From the September 2016 issue

Division of Labor

I really hate to say this. It truly pains me to say this. But the truth is I think women have lost some ground. Here me out: Once upon a time many women (not all, but many if not most) stayed at home and had the responsibility of caring for their home and their kids. Men knew what their primary jobs were: Earn a living, handle outdoor maintenance and fix stuff. But then, more and more women started working outside of the home. In a big way this was progress. If a woman wanted a career outside the home, she could have it. Her future was no longer pre-determined by some long-held gender norms. And now we live in a time when women can be business owners, lawyers, engineers and, yes, maybe even president.

So why doesn’t it always feel like a victory?

Maybe that’s because women still feel the brunt of responsibilities at home. While there has been progress in championing women’s right to have career aspirations (a great thing indeed!), there hasn’t been much traction in lessening their responsibilities at home with cooking, cleaning and child rearing.

In 2003, the Bureau of Labor Statistics started doing its Time Use Survey, which is pretty much what it sounds like – a survey of how people use their time. In its inaugural study, 63 percent of men and 84 percent of women reported doing some housework. Eleven years later, the numbers were barely changed: 65 percent for men and 83 percent for women. And study after study shows the same. Men may think they’re doing a lot more in the home, but it’s not that much more.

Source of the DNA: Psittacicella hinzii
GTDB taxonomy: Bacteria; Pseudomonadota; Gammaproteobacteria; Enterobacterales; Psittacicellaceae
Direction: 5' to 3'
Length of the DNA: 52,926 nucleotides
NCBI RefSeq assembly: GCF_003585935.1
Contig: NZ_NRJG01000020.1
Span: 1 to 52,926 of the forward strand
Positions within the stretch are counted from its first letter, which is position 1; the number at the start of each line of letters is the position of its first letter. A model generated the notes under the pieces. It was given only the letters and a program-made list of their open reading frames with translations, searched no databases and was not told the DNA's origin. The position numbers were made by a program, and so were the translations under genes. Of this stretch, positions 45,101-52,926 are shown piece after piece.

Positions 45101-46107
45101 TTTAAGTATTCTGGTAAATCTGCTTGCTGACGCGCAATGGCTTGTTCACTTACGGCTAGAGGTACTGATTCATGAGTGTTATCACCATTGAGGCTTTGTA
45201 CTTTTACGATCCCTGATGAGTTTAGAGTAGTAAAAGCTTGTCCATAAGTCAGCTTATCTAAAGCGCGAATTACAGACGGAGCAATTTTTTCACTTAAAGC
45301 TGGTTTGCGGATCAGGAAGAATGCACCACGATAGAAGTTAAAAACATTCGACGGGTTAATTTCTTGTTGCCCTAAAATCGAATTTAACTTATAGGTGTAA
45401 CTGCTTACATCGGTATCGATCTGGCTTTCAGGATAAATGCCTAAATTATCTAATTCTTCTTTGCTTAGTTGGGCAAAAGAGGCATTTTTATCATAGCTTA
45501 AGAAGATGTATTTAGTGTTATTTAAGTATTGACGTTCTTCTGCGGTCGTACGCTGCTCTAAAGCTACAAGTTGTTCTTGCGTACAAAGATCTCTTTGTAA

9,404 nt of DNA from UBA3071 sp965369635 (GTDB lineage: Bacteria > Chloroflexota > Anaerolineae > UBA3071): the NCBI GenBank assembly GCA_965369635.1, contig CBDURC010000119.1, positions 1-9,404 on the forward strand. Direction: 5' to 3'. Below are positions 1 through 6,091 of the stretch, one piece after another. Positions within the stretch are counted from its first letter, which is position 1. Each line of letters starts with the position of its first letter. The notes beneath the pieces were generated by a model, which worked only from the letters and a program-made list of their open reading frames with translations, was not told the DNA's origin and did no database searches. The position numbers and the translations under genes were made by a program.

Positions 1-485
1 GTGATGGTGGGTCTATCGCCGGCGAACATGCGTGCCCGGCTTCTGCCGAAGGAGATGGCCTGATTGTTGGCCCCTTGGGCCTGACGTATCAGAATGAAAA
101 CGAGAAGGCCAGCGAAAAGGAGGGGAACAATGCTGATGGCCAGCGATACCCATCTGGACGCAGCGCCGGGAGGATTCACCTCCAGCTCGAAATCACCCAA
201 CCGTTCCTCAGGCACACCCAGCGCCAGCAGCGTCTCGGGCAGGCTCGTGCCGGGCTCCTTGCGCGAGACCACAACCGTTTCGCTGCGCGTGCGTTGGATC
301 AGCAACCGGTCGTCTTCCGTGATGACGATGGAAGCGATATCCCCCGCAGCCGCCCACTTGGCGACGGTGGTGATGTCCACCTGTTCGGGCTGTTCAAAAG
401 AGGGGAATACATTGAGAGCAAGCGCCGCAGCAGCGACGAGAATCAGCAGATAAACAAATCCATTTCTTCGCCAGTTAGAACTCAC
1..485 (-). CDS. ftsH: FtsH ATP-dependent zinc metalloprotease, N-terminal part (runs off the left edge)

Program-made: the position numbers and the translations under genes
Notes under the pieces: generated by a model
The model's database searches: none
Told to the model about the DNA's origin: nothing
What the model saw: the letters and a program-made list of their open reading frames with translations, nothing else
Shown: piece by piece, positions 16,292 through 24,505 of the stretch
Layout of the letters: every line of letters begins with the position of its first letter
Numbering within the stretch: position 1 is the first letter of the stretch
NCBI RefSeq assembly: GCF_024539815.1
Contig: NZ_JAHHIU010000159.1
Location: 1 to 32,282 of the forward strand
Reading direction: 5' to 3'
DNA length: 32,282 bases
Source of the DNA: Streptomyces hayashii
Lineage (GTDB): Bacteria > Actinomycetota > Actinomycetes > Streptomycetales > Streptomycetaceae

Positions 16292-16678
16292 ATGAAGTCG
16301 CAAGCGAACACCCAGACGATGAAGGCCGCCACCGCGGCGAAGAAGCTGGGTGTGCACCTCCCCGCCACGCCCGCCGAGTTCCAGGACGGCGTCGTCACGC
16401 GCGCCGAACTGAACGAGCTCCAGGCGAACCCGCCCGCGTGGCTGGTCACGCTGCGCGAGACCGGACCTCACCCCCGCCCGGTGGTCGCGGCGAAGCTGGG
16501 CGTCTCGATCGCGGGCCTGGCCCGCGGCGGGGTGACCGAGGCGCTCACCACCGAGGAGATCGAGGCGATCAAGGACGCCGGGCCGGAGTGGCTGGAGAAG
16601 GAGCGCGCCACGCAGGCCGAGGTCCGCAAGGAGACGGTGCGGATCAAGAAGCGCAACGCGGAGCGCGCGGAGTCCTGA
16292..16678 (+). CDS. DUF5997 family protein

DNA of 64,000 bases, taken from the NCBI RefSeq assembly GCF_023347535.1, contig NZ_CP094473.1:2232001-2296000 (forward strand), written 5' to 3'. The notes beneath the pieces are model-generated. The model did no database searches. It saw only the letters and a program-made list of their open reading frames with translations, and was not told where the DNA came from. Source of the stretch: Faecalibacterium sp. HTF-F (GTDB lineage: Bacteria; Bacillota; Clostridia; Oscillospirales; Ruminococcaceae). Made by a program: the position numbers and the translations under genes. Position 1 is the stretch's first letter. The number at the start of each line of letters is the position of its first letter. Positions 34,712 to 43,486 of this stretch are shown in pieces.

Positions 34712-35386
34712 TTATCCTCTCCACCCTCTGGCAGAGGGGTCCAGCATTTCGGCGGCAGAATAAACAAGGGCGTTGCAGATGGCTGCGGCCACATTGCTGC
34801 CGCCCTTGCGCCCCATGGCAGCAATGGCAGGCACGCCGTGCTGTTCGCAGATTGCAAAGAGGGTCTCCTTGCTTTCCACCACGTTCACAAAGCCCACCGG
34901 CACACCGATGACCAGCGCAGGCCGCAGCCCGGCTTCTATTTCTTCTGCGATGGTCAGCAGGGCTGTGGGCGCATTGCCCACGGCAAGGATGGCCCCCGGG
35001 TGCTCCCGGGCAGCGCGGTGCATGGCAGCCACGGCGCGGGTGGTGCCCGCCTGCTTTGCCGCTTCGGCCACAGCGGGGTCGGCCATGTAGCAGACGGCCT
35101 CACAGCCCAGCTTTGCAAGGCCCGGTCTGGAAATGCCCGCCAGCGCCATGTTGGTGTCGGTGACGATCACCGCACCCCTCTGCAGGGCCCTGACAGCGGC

And so that brings me back to how women have lost ground. Because now many women (especially single moms) have to fulfill responsibilities at home and hold down jobs and careers. No wonder so many of the women I know are chronically tired and overwhelmed!

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So what’s going to change this? So far, based on the myriad statistics and surveys, nothing really has in a profound way. But this month’s cover story posits an answer. Perhaps we have to go back to the beginning – when boys and girls are growing up – and make sure that we raise them both to have way different expectations. We need to raise boys who realize that everyone should help with housework – equally. And those classic boy chores? The landscaping and snow shoveling? It’s just a fraction of what needs to be done every day. So add some dusting, vacuuming, toilet cleaning and other inside chores to their duties. Our girls need to be raised early on that doing 90 percent or even 70 percent of household chores isn’t fair to them, and it’s unacceptable. And kids need to see examples. Otherwise, we’ll just continue on this path – one in which most women not only have to have a role in bringing home the bacon, but also fry it, clean the pan and put it in its proper place in the cupboard.

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